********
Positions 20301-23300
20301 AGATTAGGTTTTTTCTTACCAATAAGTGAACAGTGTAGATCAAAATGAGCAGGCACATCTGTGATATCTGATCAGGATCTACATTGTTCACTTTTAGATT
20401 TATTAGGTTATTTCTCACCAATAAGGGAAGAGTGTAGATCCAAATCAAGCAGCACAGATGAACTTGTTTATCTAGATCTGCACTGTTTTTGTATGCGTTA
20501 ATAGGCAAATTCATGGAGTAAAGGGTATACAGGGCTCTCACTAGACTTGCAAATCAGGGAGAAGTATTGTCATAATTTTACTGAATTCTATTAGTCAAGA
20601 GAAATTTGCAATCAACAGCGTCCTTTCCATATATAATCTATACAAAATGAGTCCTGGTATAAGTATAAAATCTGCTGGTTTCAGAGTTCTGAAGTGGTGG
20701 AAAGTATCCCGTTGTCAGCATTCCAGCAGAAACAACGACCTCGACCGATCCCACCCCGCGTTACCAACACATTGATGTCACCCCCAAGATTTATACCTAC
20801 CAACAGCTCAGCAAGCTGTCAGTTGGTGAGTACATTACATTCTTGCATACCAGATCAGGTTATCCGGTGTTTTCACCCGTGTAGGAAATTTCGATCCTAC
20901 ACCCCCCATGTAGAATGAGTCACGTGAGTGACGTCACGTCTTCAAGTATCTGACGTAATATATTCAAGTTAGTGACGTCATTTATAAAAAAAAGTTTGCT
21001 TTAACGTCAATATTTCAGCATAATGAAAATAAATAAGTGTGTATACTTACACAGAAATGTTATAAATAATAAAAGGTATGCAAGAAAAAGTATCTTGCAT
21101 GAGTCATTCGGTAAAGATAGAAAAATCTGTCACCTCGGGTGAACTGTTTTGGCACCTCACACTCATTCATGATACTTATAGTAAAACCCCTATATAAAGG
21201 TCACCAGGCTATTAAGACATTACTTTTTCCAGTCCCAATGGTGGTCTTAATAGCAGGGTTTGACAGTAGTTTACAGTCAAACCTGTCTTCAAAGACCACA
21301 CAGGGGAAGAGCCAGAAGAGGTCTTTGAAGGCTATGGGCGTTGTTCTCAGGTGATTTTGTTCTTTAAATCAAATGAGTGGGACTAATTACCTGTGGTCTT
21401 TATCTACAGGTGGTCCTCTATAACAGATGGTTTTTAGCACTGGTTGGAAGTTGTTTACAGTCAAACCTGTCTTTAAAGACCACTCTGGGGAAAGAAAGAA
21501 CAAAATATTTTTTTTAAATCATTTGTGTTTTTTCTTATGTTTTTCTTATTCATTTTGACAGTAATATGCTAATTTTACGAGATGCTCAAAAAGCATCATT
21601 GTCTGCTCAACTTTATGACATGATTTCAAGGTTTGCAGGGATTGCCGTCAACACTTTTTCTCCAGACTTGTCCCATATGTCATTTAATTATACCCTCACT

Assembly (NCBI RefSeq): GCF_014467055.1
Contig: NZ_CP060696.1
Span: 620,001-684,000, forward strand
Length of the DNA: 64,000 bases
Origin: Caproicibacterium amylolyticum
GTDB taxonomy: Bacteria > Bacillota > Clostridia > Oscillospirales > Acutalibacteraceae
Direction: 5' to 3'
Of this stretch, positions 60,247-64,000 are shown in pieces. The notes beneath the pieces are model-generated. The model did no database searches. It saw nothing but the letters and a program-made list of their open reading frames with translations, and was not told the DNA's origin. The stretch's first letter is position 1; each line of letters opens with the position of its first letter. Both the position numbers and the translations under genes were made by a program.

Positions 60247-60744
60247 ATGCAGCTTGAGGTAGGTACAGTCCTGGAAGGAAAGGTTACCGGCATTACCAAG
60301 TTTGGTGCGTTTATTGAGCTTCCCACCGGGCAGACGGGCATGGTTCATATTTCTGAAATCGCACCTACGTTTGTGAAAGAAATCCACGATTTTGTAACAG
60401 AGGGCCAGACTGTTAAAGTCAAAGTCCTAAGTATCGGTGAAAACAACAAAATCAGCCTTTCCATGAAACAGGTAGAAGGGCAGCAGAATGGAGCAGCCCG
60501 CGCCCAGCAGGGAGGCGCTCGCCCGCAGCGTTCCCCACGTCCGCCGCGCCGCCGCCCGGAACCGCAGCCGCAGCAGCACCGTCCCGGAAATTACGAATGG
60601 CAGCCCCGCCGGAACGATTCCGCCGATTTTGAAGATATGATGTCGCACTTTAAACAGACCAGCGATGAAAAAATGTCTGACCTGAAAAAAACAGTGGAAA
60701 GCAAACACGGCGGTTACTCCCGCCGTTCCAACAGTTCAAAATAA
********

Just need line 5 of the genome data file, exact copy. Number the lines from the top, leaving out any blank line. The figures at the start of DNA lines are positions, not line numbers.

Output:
20601 GAAATTTGCAATCAACAGCGTCCTTTCCATATATAATCTATACAAAATGAGTCCTGGTATAAGTATAAAATCTGCTGGTTTCAGAGTTCTGAAGTGGTGG